Let’s face it, Native Americans/First Nations characters don’t show up very often in mainstream science fiction and fantasy stories, and when they do, they’re often plagued by stereotypes. They’re monosyllabic mystics, stuck in the 1800s, or they’re relegated to laconic (a.k.a stoic) warriors in horse cultures, or, even worse, erased from the continent entirely.
I’m not sure why the Indigenous people of North America fail to evolve in the imagination of science fiction and fantasy writers. Why we get trapped in the amber of yesteryear, never to break out of notions of noble savagery, braids, and loincloths. In a field known for its creativity, science fiction and fantasy has let its readers, Indigenous and non-Indigenous, down. But I am happy to say this is changing, and it’s mostly changing because readers are getting to hear a lot of great Indigenous voices telling their own stories in the genre. From novels to short fiction to comic books, Indigenous writers are claiming speculative fiction as their own, weaving original worlds that critique colonialism or simply tell a great story that don’t necessarily engage European conquest at all.
I’ve rounded up five speculative fiction books written by Indigenous to the Americas authors that I think everyone should read. Each one tells a story about our continued existence now and into the future.
The Marrow Thieves by Cherie Dimaline
The Marrow Thieves has won a ton of awards in Canada and the United States, including the coveted Kirkus prize for 2017, and for good reason.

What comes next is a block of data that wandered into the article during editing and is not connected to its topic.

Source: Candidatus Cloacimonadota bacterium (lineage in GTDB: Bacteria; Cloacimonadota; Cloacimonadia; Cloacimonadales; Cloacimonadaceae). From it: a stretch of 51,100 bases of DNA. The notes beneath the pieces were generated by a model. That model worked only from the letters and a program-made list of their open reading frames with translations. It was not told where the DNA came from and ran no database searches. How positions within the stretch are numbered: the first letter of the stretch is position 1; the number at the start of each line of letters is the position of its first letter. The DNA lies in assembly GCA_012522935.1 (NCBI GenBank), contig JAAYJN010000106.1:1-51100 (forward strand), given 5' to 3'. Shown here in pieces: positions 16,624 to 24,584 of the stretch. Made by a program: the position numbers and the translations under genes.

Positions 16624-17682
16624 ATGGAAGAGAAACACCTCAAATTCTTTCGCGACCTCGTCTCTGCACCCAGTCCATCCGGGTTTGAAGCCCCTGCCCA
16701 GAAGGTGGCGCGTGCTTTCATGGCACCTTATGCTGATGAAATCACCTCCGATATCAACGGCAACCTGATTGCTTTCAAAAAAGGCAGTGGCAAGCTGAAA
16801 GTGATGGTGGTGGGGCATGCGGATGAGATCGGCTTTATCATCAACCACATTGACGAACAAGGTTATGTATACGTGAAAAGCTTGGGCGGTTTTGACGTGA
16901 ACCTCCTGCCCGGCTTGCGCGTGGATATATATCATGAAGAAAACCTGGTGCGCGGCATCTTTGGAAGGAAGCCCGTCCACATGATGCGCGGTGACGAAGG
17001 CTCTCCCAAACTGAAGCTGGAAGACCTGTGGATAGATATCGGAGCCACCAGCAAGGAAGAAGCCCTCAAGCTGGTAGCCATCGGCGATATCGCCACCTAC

It’s a YA novel set in a dystopian future where the non-Indigenous population have lost the ability to dream. Indigenous people can still dream and they are hunted by government goon squads for the marrow in their bones, which is used to make a dreaming cure. Our protagonist is a boy named Frenchie who meets up with a ragtag crew of other Indigenous people on the run as they all head north to the places rumored to be safer than the cities. Each crew member has their own story of horror and survival and loss, but together they are strong.
It’s a beautifully written but exceedingly creepy tale that mirrors almost too closely the very real exploitation of natural resources on Indigenous land and the history of forcing children into boarding schools to force assimilation and destroy their culture. Not everyone makes it out alive, but the story still manages to resonate with hope and found family.
Dimaline also has another YA novel from 2013 called The Girl Who Grew A Galaxy about a girl whose emotions become planets that circle around her head. I haven’t read it yet, but it’s going on my TBR.
[Editor’s note: This article was originally published in 2018. Cherie Dimaline’s latest novel, Empire of the Wild, published in 2020.]
Mapping the Interior by Stephen Graham Jones
Stephen Graham Jones is a prolific and award-winning horror writer. His contemporary werewolf novel, Mongrels, made a handful of Best of lists in 2016 and was nominated for a Bram Stoker and a Shirley Jackson award.
But the work I love, and I’m recommending today, is his Tordotcom Publishing novella, Mapping the Interior, which won the Bram Stoker award for 2017. This story is told primarily from the perspective of a twelve-year-old boy whose dead father has come back to life as a ghost. But any benevolence on the part of the ghost is quickly put to rest as the boy realizes his father has returned for his own purposes, and they aren’t good. It’s a story about fathers and son and cycles of violence, but it’s also a tense and creepy old-fashioned haunting that had me putting down the book a few times to take a breath when things got too intense.
That’s not a complaint, by the way.